State of the Low Country:Dorchester County Takes International Recruiting Approach
May 10, 2018 07:59AM ● Published by Makayla Gay
By Brian Sherman
Dorchester County is scouring the nation and the world in an effort to attract businesses and industries that will spawn jobs and prosperity for its more than 150,000 residents. Fast-growing Summerville, which sits on both sides of the border between Dorchester and its more populous neighbor, Berkeley County, takes a more passive approach to recruiting new commercial enterprises.
Representatives of both government entities agree that Act 388, passed by the South Carolina Legislature in 2006, has made it more difficult to convince companies to plant roots in the Palmetto State. The legislation reduced property taxes on owner-occupied homes and transferred much of the tax burden to business and industry.
That hasn’t stopped Dorchester County Economic Development, which helped convince seven companies to create 776 new jobs in 2017, raising the county’s three-year totals to 1,535 jobs and $293,850,000 in capital investment, according to figures provided by DCED.
“These are decent numbers. Compared to other counties our size, we did really well,” said DCED Director John Truluck, pointing out that the county is targeting companies in specific industries: automotive, aerospace, marine, logistics, and life sciences.
Those 776 jobs were at Kion, Sundaram-Clayton, Scout Boats, Cantey Technologies, James Hardie, Sportsman Boats, and Thrace LINQ.
Partnering with the state of South Carolina and the Charleston Regional Development Alliance, DCED has been communicating with companies that might be interested in moving to or expanding in Dorchester County.
“The state put together a marketing trip to India in November, and I spent a week calling on companies,” Truluck said. “That went over really well. In the spring, I was in Spain and Italy, and Lindsey (Community Development and Marketing Manager Lindsey Culley) just got back from Connecticut. We’re all over the country and all over the world.”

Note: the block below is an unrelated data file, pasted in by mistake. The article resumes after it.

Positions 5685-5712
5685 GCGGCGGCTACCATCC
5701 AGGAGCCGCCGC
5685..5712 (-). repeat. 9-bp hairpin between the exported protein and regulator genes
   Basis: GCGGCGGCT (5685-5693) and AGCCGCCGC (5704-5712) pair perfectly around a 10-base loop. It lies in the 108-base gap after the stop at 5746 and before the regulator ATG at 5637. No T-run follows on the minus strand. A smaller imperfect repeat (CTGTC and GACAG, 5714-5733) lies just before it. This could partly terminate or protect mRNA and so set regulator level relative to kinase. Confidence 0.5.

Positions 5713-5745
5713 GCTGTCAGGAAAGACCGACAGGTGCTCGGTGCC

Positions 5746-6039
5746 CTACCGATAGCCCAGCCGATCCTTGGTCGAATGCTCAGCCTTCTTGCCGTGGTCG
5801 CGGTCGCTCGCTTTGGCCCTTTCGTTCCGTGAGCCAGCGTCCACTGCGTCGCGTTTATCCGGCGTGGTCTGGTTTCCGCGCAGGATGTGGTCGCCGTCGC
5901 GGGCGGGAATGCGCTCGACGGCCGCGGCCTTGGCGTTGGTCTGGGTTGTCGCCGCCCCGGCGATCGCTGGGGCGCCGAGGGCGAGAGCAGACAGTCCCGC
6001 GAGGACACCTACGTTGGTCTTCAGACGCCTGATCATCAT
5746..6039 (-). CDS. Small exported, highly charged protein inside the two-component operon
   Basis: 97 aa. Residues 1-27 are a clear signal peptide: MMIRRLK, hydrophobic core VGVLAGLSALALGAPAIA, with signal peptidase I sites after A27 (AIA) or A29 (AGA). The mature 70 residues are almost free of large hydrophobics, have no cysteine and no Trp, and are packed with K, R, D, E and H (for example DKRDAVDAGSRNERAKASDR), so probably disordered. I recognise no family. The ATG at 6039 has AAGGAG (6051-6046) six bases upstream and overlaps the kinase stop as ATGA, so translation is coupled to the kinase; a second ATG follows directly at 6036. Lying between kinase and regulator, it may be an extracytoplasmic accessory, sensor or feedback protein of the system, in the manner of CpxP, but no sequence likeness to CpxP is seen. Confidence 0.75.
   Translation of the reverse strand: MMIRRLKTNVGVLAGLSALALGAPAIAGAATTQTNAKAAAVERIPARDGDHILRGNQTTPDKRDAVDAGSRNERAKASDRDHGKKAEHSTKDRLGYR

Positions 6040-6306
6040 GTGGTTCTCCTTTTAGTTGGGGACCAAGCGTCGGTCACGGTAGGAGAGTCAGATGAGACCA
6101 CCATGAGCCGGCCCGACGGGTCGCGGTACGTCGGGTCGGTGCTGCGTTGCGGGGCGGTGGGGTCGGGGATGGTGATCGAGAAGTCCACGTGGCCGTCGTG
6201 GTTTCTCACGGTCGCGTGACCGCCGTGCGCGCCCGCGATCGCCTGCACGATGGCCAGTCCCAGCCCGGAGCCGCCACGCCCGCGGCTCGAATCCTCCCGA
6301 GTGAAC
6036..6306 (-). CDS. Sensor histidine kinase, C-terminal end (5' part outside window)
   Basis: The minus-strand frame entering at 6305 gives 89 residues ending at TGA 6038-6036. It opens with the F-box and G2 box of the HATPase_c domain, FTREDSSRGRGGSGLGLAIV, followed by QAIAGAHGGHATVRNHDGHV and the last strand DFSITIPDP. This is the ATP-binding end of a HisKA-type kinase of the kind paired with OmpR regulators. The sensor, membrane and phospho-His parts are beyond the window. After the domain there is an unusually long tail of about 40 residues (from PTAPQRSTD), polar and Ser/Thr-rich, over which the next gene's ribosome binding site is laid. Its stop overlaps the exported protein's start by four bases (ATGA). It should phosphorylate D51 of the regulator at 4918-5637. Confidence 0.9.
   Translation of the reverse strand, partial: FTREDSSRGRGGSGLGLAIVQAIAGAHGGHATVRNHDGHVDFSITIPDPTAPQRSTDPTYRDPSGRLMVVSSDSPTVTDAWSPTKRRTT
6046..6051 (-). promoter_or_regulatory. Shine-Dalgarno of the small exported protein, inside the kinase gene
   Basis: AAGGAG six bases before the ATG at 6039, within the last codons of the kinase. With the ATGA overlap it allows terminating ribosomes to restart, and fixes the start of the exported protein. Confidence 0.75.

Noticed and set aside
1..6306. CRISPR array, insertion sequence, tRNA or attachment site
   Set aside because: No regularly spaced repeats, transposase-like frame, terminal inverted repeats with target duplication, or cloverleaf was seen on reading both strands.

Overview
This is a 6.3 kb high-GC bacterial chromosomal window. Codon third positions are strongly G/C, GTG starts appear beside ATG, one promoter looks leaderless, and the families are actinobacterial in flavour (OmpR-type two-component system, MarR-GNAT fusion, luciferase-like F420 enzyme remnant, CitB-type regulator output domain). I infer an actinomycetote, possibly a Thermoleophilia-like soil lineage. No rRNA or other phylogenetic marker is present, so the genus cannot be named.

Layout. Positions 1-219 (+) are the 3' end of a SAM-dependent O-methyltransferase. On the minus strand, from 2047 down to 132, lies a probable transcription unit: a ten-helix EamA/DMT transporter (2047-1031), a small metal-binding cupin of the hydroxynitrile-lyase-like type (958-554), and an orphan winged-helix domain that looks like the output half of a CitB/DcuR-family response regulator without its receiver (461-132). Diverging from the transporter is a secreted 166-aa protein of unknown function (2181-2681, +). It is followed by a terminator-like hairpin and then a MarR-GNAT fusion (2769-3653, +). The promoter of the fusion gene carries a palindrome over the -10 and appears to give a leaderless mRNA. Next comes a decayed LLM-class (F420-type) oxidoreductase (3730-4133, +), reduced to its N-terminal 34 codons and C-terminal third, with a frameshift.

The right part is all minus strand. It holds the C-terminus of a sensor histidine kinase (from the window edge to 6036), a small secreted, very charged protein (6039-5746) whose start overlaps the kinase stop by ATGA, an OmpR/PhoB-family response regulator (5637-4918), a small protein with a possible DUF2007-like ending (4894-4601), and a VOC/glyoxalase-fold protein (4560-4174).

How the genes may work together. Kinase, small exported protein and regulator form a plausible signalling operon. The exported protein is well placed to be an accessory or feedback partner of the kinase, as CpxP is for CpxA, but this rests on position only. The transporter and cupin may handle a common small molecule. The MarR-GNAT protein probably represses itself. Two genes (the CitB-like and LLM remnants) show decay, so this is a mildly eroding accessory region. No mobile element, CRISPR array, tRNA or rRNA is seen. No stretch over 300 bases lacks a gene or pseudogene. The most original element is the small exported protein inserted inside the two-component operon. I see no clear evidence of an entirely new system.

Truluck pointed out that Dorchester County provides financial incentives for manufacturers considering setting up shop in the county, mostly in the form of fee-in-lieu-of-tax agreements, which can save a company around 40 percent on property taxes, according to the South Carolina Department of Revenue website. He said the county also has access to grant funds to pay for infrastructure improvements.
“Manufacturers pay almost twice what other commercial businesses pay and almost three times as much as homeowners pay in property taxes,” Truluck said. “Most of our incentives are to deal with that difference, to put them roughly on the same playing field.”
Summerville, the seventh largest city in South Carolina, doesn’t actively recruit new businesses, according to Mayor Wiley Johnson.
“We haven’t had to,” said Johnson. “They are coming to us as fast as we can deal with it. Our Commercial Design Review Board had a four-and-a-half-hour meeting just to talk about all these projects coming to Summerville.”
The mayor referred to Act 388, which taxes manufacturing property at 10.5 percent, commercial property at 6 percent, and owner-occupied homes at only 4 percent of fair market value, as “one of the worst pieces of legislation.”
The mayor said there isn’t enough land within the city limits to attract a huge company such as Volvo, but he added that he would rather see smaller businesses move to Summerville and maintain the small-town feel of “The Flowertown in the Pines.”
“We can put together areas of land that are a lot better suited to smaller industry and small businesses, which I’m really excited about,” he said. “That gives you a lot of diversity and doesn’t change the town overnight. When you have a downturn in the economy, you don’t feel it as much.”
Neither Truluck nor Johnson see the economy weakening anytime soon. Major road projects are moving along, including the Nexton interchange on Interstate 26, the extension of Marymeade Drive, and the completion of Berlin G. Myers Parkway, and Johnson is hopeful that he can help kick-start a plan to establish a bus transportation system between Summerville and Charleston. He said, however, that it will be around seven years before the funds are available to complete the project.
“There’s much more to it than providing buses. We have to convince folks that it’s a good solution to our traffic problems,” he said.
Truluck, meanwhile, said Volvo, Mercedes-Benz, and the suppliers they are expected to attract to Dorchester County and its environs, along with the deepening of Charleston Harbor, “speak well to where the region is headed in the future.”
Culley added that the local school system is playing a proactive role in the area’s growth by preparing students for jobs with the companies that are coming to Dorchester County. Space for the Dorchester School District Two’s Advanced Manufacturing Program is under construction at Summerville High.
“The things going on in the schools and other workforce development partners will better prepare our workforce for these jobs,” she said.